Analysis of temporal and spatial variability of atmospheric CO2 concentration within Paris from the GreenLITE™ laser imaging experiment
- 1Laboratoire des Sciences du Climat et de l'Environnement (LSCE), IPSL, CEA-CNRS-UVSQ, Université Paris-Saclay, Gif-sur-Yvette, France
- 2Atmospheric and Environmental Research, Inc., Lexington, Massachusetts, USA
- 3Spectral Sensor Solutions LLC, Fort Wayne, Indiana, USA
- 4Thales, Labège, France
- 5Institut Méditerranéen de Biodiversité et d'Ecologie marine et continentale (IMBE), Aix Marseille Université, CNRS, IRD, Avignon Université, Aix-en-Provence, France
- aformerly at: Harris Corporation, Fort Wayne, Indiana, USA
- bformerly at: Laboratoire des Sciences du Climat et de l'Environnement (LSCE), IPSL, CEA-CNRS-UVSQ, Université Paris-Saclay, Gif-sur-Yvette, France
Correspondence: Jinghui Lian (firstname.lastname@example.org)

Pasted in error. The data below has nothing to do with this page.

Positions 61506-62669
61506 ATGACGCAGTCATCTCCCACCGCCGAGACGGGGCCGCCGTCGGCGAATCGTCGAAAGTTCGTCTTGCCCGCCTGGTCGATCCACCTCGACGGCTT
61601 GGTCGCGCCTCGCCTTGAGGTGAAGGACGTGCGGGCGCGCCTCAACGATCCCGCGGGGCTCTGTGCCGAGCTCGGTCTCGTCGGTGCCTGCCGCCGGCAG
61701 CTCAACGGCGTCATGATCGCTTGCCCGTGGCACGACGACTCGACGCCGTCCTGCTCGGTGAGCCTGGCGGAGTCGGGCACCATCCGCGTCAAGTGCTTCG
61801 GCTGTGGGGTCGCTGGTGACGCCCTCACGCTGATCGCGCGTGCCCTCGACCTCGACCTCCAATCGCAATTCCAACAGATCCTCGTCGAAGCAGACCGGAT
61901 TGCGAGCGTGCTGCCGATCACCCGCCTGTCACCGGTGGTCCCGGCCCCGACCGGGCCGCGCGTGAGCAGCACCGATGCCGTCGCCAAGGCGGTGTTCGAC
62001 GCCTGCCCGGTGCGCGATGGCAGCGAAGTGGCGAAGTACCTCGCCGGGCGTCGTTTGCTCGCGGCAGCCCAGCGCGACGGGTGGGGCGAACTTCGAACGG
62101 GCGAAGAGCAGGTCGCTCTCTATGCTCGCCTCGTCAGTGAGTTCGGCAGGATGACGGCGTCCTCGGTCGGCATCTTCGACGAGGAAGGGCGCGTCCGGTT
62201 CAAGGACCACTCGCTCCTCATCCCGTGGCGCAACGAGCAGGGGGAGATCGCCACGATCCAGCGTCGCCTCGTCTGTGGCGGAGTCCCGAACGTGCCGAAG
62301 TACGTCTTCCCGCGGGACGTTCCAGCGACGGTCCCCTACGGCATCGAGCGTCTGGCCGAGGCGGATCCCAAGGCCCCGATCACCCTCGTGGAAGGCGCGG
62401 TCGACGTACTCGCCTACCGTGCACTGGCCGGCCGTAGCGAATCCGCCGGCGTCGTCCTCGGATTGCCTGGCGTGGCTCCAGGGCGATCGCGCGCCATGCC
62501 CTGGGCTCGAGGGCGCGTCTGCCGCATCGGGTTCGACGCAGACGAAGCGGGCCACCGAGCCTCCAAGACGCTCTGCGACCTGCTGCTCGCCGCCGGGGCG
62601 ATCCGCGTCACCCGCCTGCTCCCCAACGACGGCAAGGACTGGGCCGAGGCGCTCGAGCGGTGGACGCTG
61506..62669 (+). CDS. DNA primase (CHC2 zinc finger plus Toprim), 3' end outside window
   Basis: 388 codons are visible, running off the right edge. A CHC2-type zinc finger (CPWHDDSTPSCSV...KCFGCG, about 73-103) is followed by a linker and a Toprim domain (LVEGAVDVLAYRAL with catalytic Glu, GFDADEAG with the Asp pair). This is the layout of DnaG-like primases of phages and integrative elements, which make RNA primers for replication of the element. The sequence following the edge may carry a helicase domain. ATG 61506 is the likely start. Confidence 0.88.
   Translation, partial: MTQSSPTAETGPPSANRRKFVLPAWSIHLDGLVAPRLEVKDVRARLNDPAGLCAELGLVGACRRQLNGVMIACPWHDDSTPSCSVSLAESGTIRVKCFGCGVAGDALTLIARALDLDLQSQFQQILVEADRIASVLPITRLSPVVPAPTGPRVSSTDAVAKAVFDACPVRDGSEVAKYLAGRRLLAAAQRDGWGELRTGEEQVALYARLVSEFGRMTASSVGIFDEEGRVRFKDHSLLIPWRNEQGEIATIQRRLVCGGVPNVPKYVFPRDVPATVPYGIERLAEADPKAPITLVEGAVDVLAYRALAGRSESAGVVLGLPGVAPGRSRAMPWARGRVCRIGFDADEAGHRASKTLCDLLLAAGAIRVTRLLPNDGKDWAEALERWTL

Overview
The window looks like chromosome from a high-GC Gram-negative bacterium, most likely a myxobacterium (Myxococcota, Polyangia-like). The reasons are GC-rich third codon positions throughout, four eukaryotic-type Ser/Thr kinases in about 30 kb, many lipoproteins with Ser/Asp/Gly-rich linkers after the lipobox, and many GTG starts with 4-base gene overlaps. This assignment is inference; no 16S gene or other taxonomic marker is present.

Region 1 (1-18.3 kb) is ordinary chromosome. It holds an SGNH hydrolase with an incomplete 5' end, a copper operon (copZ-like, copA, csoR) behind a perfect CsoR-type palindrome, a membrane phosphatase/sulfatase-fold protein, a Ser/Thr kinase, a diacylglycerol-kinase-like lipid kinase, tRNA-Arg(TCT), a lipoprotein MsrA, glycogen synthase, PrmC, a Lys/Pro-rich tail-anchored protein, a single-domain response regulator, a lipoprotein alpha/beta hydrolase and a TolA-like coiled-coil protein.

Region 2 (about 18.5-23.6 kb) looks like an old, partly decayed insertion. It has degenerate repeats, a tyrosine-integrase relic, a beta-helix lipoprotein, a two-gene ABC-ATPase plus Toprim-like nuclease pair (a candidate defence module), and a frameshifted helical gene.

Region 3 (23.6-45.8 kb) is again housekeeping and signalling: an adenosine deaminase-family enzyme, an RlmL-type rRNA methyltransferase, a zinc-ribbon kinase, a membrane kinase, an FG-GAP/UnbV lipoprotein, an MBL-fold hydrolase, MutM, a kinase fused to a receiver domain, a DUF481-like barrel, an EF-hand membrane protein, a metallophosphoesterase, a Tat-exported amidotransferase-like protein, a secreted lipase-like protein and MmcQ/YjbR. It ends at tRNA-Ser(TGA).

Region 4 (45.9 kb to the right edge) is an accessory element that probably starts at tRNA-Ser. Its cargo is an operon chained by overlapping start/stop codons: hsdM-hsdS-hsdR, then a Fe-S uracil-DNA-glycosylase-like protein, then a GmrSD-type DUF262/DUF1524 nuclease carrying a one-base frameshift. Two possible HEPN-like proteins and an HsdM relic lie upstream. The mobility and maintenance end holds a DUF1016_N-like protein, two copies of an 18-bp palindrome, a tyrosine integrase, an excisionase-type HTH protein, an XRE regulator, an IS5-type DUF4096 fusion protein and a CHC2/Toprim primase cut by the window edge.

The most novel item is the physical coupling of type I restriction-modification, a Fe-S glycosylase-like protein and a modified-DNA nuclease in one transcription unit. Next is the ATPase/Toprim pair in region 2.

In 2015, the Greenhouse gas Laser Imaging Tomography Experiment (GreenLITE™) measurement system was deployed for a long-duration experiment in the center of Paris, France. The system measures near-surface atmospheric CO2 concentrations integrated along 30 horizontal chords ranging in length from 2.3 to 5.2 km and covering an area of 25 km2 over the complex urban environment. In this study, we use this observing system together with six conventional in situ point measurements and the Weather Research and Forecasting model coupled with Chemistry (WRF-Chem) and two urban canopy schemes (Urban Canopy Model – UCM; Building Effect Parameterization – BEP) at a horizontal resolution of 1 km to analyze the temporal and spatial variations in CO2 concentrations within the city of Paris and its vicinity for the 1-year period spanning December 2015 to November 2016. Such an analysis aims at supporting the development of CO2 atmospheric inversion systems at the city scale. Results show that both urban canopy schemes in the WRF-Chem model are capable of reproducing the seasonal cycle and most of the synoptic variations in the atmospheric CO2 point measurements over the suburban areas as well as the general corresponding spatial differences in CO2 concentration that span the urban area. However, within the city, there are larger discrepancies between the observations and the model results with very distinct features during winter and summer. During winter, the GreenLITE™ measurements clearly demonstrate that one urban canopy scheme (BEP) provides a much better description of temporal variations and horizontal differences in CO2 concentrations than the other (UCM) does. During summer, much larger CO2 horizontal differences are indicated by the GreenLITE™ system than both the in situ measurements and the model results, with systematic east–west variations.